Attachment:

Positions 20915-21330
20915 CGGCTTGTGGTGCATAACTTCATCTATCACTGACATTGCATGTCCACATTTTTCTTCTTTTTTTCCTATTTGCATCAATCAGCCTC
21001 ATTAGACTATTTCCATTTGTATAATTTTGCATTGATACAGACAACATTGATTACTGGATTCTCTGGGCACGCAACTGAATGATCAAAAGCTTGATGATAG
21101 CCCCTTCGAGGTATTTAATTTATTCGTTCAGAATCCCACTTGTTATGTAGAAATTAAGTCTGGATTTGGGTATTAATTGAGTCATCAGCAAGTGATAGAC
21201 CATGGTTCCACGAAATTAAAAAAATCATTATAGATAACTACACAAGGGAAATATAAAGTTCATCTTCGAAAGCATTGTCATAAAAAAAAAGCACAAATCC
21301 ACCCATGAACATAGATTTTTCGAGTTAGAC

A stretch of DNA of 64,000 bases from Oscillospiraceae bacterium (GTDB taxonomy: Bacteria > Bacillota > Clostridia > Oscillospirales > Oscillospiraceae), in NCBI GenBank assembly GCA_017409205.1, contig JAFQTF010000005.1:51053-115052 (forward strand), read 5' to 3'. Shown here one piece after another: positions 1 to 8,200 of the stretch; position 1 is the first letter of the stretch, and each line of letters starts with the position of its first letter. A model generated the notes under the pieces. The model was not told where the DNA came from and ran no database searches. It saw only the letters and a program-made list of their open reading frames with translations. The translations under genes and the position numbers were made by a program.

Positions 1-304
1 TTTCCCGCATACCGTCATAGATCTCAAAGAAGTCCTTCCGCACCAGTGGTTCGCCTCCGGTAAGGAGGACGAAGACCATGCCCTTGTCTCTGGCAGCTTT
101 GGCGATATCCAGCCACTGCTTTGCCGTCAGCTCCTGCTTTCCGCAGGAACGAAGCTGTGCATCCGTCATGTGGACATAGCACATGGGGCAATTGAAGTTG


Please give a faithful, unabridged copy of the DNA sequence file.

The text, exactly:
Positions 20915-21330
20915 CGGCTTGTGGTGCATAACTTCATCTATCACTGACATTGCATGTCCACATTTTTCTTCTTTTTTTCCTATTTGCATCAATCAGCCTC
21001 ATTAGACTATTTCCATTTGTATAATTTTGCATTGATACAGACAACATTGATTACTGGATTCTCTGGGCACGCAACTGAATGATCAAAAGCTTGATGATAG
21101 CCCCTTCGAGGTATTTAATTTATTCGTTCAGAATCCCACTTGTTATGTAGAAATTAAGTCTGGATTTGGGTATTAATTGAGTCATCAGCAAGTGATAGAC
21201 CATGGTTCCACGAAATTAAAAAAATCATTATAGATAACTACACAAGGGAAATATAAAGTTCATCTTCGAAAGCATTGTCATAAAAAAAAAGCACAAATCC
21301 ACCCATGAACATAGATTTTTCGAGTTAGAC

A stretch of DNA of 64,000 bases from Oscillospiraceae bacterium (GTDB taxonomy: Bacteria > Bacillota > Clostridia > Oscillospirales > Oscillospiraceae), in NCBI GenBank assembly GCA_017409205.1, contig JAFQTF010000005.1:51053-115052 (forward strand), read 5' to 3'. Shown here one piece after another: positions 1 to 8,200 of the stretch; position 1 is the first letter of the stretch, and each line of letters starts with the position of its first letter. A model generated the notes under the pieces. The model was not told where the DNA came from and ran no database searches. It saw only the letters and a program-made list of their open reading frames with translations. The translations under genes and the position numbers were made by a program.

Positions 1-304
1 TTTCCCGCATACCGTCATAGATCTCAAAGAAGTCCTTCCGCACCAGTGGTTCGCCTCCGGTAAGGAGGACGAAGACCATGCCCTTGTCTCTGGCAGCTTT
101 GGCGATATCCAGCCACTGCTTTGCCGTCAGCTCCTGCTTTCCGCAGGAACGAAGCTGTGCATCCGTCATGTGGACATAGCACATGGGGCAATTGAAGTTG